What leading supply chain firms are doing to plan for Brexit

Modelling is at the heart of an effective contingency plan

If not in a panic, it’s fair to say our industry is severely rattled by the prospect of Brexit – deal or no-deal.

It’s a year since government sources leaked the infamous Brexit crisis planning reports that posited a worst-case “Armageddon” scenario, with Dover at a standstill, supply lines completely broken and the M20 designated as a lorry park. There’s been little comfort since, as political tensions and wrangling obscure the way forward for supply chain businesses that support livelihoods as well as complex supplier to customer relationships.

What will it mean for European freight if a hard Irish border is established? How long will additional customs checks add to current drivetimes? Will border delays make us uncompetitive and unable to deliver fast enough to meet business and consumer demands? What will be the costs of additional duties, compliance, administration and licensing? Will we lose customers? Will our current network of hubs function effectively and profitably? These are all vital questions that supply chain operators are trying to answer, even though it’s still unclear what eventualities they need to plan for.

Here’s what the most proactive supply chain businesses amongst our clients are doing:

1) Researching and seeking advice

Industry bodies and independent sector reports help firms identify the Brexit impacts that are most likely to affect them. Prioritise them and tackle them in order, so you develop the most detailed contingency plans for the highest risk aspects for your particular business.

2) Evaluating operational impacts

Work with your operational teams to identify the activities and processes that may be specifically affected and in what way.

3) Modelling alternative scenarios

Accurate modelling will give you the clearest understanding of the most effective ways to handle a range of scenarios. Using specialist software like Optisite, you can test your current supply chain network and explore potential new hub and storage sites or configurations. With a range of options, you can get into the detail of facility availability, costs and likely timescales for change, as well as practicalities of a transition plan.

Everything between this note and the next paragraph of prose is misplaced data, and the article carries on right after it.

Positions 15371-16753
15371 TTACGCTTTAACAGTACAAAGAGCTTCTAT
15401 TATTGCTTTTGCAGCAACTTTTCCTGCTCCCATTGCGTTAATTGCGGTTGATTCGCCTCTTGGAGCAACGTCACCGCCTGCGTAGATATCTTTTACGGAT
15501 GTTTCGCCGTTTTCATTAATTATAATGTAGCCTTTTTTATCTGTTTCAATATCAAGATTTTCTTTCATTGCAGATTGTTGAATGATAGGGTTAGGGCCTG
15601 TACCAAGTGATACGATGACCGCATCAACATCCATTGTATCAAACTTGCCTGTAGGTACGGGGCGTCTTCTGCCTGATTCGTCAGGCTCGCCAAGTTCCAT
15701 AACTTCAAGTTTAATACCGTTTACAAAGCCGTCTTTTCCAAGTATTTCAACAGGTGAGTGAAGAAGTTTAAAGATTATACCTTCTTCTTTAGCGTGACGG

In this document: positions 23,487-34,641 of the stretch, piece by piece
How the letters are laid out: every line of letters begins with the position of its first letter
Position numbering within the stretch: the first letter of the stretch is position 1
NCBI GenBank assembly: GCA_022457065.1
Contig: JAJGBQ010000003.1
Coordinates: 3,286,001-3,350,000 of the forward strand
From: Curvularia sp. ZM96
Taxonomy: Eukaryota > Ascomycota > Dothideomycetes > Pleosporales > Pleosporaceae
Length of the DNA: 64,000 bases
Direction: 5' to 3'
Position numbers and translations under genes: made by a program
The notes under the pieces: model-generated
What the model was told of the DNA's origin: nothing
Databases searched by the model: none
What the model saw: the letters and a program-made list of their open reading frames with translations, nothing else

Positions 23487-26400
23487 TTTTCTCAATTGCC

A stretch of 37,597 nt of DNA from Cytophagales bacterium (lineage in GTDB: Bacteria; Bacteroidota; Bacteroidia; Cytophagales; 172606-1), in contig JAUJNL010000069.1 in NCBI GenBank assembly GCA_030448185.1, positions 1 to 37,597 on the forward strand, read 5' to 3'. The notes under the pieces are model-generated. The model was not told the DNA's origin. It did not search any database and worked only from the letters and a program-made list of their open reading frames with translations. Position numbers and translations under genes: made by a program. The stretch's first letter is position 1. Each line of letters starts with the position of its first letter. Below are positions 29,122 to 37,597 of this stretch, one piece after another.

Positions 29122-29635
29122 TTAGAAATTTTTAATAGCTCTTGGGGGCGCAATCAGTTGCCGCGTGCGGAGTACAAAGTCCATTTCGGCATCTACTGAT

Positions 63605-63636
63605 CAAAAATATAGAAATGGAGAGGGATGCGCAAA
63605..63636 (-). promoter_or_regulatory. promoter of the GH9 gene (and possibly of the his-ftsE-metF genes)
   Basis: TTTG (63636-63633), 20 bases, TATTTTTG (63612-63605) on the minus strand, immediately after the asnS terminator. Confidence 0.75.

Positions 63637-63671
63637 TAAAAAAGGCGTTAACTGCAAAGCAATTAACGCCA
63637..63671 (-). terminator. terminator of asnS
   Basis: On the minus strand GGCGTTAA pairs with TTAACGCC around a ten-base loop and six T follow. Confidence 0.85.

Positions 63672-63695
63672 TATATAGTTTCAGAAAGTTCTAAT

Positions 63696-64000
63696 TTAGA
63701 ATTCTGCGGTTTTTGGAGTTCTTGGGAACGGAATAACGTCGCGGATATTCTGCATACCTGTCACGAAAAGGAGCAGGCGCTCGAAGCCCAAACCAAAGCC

4) Planning beyond Brexit

While Brexit is the pressing priority, keep in mind that the trade environment is changing continually. Worldwide and domestic operations are evolving. If you’re auditing current operations and modelling for the future, it may create an opportunity to review your market strategy. The ICAEW recommends supply chain mapping in the context that “this exercise is not just about Brexit. Set the expectation that it should deliver broader business benefits.”

5) Preparing staff and clients

Clear communication will help keep your operation working smoothly in times of uncertainty. Staff will want to know what Brexit could mean for their future career and job security. Clients want to know what it could mean for service levels and costs. Be mindful of media headlines and be ready to respond with honest information about what you’re doing to plan for Brexit and how you intend to mitigate the impact. Reassure staff and customers that your organisation is focused on realistic ways to adapt successfully.

Paul Dawsey – Logistics Solutions Director, CACI

 

If your organisation needs help with research and modelling resources and tools, CACI can help. From a full Optisite subscription to modelling services and consultancy, our supply chain experts have been looking at Brexit impacts for clients for three years.

Talk to the CACI logistics team about making sense of the possible scenarios and defining options and practical contingency plans for your particular business needs.